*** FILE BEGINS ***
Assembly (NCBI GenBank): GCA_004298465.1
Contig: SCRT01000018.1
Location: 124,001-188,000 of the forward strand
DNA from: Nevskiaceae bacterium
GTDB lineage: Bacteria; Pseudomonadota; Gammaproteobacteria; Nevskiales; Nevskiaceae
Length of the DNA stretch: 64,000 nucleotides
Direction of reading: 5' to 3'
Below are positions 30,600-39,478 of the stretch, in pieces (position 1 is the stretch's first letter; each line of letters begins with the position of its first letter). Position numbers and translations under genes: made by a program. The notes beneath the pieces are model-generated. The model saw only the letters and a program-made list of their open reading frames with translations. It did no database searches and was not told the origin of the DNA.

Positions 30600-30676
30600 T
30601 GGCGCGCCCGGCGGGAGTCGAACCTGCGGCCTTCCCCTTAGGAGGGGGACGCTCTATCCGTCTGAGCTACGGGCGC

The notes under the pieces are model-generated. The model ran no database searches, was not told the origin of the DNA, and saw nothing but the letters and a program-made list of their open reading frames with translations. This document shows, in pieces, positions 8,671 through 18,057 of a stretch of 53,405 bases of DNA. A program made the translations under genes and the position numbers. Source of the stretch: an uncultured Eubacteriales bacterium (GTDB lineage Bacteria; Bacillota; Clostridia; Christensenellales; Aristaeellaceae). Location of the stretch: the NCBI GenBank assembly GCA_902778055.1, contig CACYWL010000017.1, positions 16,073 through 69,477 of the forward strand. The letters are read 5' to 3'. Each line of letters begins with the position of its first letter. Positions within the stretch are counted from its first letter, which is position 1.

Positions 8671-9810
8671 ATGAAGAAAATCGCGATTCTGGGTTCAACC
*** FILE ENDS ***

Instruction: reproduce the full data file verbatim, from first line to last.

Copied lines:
Assembly (NCBI GenBank): GCA_004298465.1
Contig: SCRT01000018.1
Location: 124,001-188,000 of the forward strand
DNA from: Nevskiaceae bacterium
GTDB lineage: Bacteria; Pseudomonadota; Gammaproteobacteria; Nevskiales; Nevskiaceae
Length of the DNA stretch: 64,000 nucleotides
Direction of reading: 5' to 3'
Below are positions 30,600-39,478 of the stretch, in pieces (position 1 is the stretch's first letter; each line of letters begins with the position of its first letter). Position numbers and translations under genes: made by a program. The notes beneath the pieces are model-generated. The model saw only the letters and a program-made list of their open reading frames with translations. It did no database searches and was not told the origin of the DNA.

Positions 30600-30676
30600 T
30601 GGCGCGCCCGGCGGGAGTCGAACCTGCGGCCTTCCCCTTAGGAGGGGGACGCTCTATCCGTCTGAGCTACGGGCGC

The notes under the pieces are model-generated. The model ran no database searches, was not told the origin of the DNA, and saw nothing but the letters and a program-made list of their open reading frames with translations. This document shows, in pieces, positions 8,671 through 18,057 of a stretch of 53,405 bases of DNA. A program made the translations under genes and the position numbers. Source of the stretch: an uncultured Eubacteriales bacterium (GTDB lineage Bacteria; Bacillota; Clostridia; Christensenellales; Aristaeellaceae). Location of the stretch: the NCBI GenBank assembly GCA_902778055.1, contig CACYWL010000017.1, positions 16,073 through 69,477 of the forward strand. The letters are read 5' to 3'. Each line of letters begins with the position of its first letter. Positions within the stretch are counted from its first letter, which is position 1.

Positions 8671-9810
8671 ATGAAGAAAATCGCGATTCTGGGTTCAACC